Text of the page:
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Study finds many companies have not tested their business continuity plan

A new study found many business officials have not tested their business continuity plan to work out the kinks
A new study found many business officials have not tested their business continuity plan to work out the kinks

Many businesses across the industry spectrum have recognized that it is unacceptable for a legitimate organization to completely neglect planning for disruption. As such, most organizations have developed some degree of a business continuity plan to determine how the company will stay on track with their established goals should some obstacle stand in the way of its successful completion of daily operations.

For example, especially with the increased salience of technology, a severe weather incident, unavoidable technical malfunction or instance of employee negligence could make a company's infrastructure go haywire. In response, many business officials have sat down to account for things like data recovery, service continuation, IT security and ROI initiatives well in advance rather than scrambling to find answers should a problem arise.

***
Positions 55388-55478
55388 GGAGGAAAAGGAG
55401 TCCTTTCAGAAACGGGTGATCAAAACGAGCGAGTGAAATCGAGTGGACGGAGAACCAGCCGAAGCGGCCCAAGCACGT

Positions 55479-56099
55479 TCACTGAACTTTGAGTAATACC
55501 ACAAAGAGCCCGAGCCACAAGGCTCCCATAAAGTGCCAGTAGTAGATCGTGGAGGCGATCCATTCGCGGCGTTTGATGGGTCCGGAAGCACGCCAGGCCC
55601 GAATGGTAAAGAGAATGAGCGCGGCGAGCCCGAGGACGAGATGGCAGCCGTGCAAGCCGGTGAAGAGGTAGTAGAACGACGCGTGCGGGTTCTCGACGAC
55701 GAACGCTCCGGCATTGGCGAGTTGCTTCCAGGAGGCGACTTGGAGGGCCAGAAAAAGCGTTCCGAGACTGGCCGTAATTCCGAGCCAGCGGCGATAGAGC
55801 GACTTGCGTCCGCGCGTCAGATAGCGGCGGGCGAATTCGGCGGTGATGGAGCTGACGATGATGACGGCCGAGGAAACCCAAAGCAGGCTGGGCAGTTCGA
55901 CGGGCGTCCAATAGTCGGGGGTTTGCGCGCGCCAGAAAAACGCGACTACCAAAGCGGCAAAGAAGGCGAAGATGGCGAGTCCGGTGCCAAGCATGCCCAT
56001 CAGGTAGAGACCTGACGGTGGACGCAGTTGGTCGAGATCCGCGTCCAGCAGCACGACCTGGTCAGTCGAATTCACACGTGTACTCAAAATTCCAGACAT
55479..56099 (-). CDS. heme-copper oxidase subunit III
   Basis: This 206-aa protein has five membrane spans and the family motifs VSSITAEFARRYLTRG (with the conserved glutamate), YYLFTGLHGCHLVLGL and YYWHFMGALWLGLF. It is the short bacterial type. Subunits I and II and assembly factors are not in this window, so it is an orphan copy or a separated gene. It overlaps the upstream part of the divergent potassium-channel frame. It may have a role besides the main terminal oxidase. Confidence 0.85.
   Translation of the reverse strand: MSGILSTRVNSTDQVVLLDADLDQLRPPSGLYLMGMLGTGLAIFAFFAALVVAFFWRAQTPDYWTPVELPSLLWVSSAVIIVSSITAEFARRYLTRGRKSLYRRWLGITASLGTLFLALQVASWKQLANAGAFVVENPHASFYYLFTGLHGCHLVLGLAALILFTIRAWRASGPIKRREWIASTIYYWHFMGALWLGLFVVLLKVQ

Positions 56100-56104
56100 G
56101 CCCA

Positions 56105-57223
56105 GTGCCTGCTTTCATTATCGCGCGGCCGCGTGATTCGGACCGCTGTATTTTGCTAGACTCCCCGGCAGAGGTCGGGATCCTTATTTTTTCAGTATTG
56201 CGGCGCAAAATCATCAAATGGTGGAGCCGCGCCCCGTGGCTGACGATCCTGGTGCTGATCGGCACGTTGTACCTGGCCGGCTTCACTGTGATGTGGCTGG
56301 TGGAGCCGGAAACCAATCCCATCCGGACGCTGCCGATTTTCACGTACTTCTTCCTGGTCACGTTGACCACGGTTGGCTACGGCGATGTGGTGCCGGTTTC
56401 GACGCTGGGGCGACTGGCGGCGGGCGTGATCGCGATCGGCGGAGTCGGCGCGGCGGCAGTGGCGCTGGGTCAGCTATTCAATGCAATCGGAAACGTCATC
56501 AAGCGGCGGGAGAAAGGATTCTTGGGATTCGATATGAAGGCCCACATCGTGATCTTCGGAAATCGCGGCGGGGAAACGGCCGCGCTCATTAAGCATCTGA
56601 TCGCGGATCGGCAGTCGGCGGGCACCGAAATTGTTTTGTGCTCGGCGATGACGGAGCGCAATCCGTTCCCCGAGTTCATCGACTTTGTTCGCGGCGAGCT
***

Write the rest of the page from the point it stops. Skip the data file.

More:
However, officials must understand that designing a business continuity plan is only half the battle, and that, in order for it to be most effective, it must be tested to work out all the kinks.

According to a recent study though, a majority of businesses are not taking this crucial measure. In fact, 96 percent of the polled respondents admitted that they have not tested their business continuity plan.

"Testing is key," says business continuity expert Ian Forrester who was associated with the study. "Testing proves that your business planning, systems and infrastructure can continue in a crisis. By testing, you are finding problems, fixing them and creating peace of mind for employees, shareholders and customers. If you never test, you will never know if your business is prepared for a worst case scenario."

In order to gain assistance in this area, it would be wise for business officials to turn to a consulting firm that can help design tabletop exercises. By partnering with these professionals, experienced consultants can assess whether a current business continuity plan will actually prepare a company to react, and suggest measures to optimize its provisions.